Nowadays some people question whether or not it is worth it to go to college.
Let’s face it — college is not cheap, and it typically takes at least four years to earn a degree. In fact, it is quite expensive to attend college, especially if you go out of state, or to a private school.
For both of you, I am estimating that it will cost at least $100K for your four-year degree. If you choose to attend a private university, then the number doubles, or more.
As you would expect, I have thought about this topic, completed some research, conducted my own analysis, and reached the conclusion that college is worth the investment of time and resources.
The question I will answer is what in the world does attending college do you for? Here are three compelling reasons why you should go to college.
You will learn a lot about yourself
College offers the opportunity to figure out who you are…really.
At college you get exposed to a lot of new things — new people, new places, and new ideas, to name a few. All these new experiences will help you learn more about yourself.
I think it is critically important to take the time to learn more about yourself before entering the working world. You can do this through classroom experiences, social interactions, as well as self-reflection.
While in college, it is likely that you will have more free time than any other point in your life. Take advantage of that time to learn about how you are wired, identify your strengths, your weaknesses, your passions, etc.
Recently I had both of you complete the Myers-Briggs personality profile assessment. You learned about your personality — what you are like.
In college, you can take this data and learn even more about who you are. It is worth it to know about yourself before venturing out into the world.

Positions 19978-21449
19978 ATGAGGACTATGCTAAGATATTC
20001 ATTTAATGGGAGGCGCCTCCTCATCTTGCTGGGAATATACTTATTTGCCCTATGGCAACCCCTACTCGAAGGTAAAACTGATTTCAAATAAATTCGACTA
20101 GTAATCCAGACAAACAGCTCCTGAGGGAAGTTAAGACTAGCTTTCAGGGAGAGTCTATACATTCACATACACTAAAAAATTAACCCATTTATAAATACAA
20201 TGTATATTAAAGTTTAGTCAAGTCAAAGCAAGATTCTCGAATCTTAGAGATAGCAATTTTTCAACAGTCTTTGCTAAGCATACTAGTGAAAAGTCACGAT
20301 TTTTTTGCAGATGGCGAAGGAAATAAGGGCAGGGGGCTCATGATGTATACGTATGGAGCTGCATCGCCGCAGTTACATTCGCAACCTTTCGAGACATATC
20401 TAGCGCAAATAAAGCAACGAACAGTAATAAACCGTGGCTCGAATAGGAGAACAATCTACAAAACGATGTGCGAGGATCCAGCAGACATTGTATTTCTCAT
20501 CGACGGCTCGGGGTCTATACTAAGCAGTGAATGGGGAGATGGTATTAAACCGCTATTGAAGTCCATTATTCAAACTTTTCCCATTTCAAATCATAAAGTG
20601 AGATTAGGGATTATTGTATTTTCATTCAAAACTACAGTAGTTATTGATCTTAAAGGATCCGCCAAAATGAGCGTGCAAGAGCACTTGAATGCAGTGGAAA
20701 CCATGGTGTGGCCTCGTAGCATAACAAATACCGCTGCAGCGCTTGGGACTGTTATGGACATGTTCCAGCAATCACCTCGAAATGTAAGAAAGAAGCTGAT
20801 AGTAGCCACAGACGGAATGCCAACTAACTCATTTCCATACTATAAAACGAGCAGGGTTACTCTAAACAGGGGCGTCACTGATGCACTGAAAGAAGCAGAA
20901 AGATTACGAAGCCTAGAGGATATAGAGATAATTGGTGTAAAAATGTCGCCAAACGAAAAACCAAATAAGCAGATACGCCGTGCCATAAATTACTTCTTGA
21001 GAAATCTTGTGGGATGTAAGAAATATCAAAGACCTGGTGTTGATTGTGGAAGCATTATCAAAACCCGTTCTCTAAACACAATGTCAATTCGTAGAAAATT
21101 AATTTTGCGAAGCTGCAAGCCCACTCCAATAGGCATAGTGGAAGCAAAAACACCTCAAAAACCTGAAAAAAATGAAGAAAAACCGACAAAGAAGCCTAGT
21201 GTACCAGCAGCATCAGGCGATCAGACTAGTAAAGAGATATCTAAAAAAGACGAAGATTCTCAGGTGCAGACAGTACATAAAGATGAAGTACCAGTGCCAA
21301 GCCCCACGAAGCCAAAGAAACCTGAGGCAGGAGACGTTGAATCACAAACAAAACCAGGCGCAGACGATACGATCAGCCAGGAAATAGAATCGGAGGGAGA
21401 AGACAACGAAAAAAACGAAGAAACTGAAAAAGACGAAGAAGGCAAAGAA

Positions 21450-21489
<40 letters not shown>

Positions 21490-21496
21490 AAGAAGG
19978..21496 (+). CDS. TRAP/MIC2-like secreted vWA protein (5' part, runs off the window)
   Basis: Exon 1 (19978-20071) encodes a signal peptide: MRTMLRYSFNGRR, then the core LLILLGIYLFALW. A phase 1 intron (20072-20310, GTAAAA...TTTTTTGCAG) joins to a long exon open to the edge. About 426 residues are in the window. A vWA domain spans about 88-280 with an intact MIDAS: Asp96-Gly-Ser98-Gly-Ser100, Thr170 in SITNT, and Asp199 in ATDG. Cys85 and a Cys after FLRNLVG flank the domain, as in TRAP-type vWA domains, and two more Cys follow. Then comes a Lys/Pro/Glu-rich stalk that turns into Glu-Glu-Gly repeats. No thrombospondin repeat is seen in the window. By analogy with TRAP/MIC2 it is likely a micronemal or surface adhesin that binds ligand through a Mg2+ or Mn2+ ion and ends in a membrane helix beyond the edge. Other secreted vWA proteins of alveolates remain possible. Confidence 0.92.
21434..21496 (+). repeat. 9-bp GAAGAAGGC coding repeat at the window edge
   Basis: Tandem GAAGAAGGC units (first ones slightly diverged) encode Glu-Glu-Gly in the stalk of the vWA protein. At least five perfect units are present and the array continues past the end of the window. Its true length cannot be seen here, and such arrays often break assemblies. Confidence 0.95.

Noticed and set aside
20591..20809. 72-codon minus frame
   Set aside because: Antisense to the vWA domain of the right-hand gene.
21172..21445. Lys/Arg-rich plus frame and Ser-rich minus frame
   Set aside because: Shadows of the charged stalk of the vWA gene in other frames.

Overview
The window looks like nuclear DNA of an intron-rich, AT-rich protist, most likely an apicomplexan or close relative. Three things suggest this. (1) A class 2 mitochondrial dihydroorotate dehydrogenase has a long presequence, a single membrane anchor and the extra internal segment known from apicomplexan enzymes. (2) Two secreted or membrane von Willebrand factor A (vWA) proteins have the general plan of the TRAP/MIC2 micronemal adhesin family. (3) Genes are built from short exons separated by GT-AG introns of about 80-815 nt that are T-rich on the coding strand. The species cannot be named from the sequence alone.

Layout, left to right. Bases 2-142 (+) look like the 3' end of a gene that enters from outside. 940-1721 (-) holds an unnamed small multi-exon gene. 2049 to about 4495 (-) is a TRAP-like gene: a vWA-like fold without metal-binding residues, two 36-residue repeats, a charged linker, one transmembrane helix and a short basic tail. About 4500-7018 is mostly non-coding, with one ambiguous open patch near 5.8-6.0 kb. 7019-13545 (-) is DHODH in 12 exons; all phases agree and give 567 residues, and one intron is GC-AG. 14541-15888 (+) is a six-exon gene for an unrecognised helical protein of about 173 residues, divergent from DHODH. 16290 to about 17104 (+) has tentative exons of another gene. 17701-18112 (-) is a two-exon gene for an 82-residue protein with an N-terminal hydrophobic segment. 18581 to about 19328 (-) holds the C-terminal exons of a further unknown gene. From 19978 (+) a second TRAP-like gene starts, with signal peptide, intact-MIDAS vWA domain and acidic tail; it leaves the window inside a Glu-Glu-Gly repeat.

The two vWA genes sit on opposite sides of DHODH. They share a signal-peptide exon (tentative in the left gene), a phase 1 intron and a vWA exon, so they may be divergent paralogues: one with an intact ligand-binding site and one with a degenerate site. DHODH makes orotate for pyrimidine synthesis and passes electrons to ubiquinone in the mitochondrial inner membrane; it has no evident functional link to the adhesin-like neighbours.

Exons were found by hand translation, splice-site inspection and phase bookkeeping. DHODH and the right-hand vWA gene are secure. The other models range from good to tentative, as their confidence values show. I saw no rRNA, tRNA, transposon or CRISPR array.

You will learn more about the world
The academic experience in college is much different than in high school. You finally get the opportunity to take classes in subjects that interest you and learn more about the world.
The working world offers many choices. Most colleges offer a plethora of choices when it comes to classes, majors, and research topics.
College degrees range from technical subjects like computer science to the liberal arts like English, and everything in between.
Some students will be preparing for the business world by studying marketing and finance, while others will focus on becoming an expert at playing a musical instrument. The choices seem endless at some colleges.
It is easy to get overwhelmed.
My advice is to take a diverse set of classes the first year, or two to figure out what interests you. Then, declare your major, and focus your studies on the topic that will become your job afterward.
Don’t lock into a major too early like I did, and definitely don’t take forever to figure it out. I don’t have enough money for you to stay at college forever.
You will position yourself for the future
Let’s get practical for a moment. The research shows that on average college graduates make more money than those without college degrees.
Simply put — employers pay more money for college degrees than for high school diplomas. Some will argue that some of the richest men in the world didn’t complete college (e.g., Bill Gates and Mark Zuckerberg).
Yes — that is true, and there are others. But, they are the exception, not the rule. See the graphic below for more data about earnings potential.
I am not saying that money is the primary driving factor for getting a degree. I am saying that it may be challenging to earn a decent living in the United States without a college degree.
I would not enter the workforce without one if offered the opportunity.
There are counter-arguments to everything I have written. I looked for a video about this topic with a perspective from someone more your age.
The Youtube video below discusses this question. I actually agree with what they say regarding the reasons why you would not go to college.
If you know exactly what you want to do in life and getting a degree is not required, then it is worth considering skipping college.
But, I would not make that decision lightly. A good college education has been a critical success factor for many in our family.
I am putting a warning here about the video. It does contain some profanity, so if that upsets you do not watch it.
I write a blog for my sons called Doug Keating Letter to Sons. I am sharing content from my blog here. I hope you enjoyed it. All feedback is welcome. Thanks for reading it.
Originally published at www.lettertosons.com on August 27, 2017.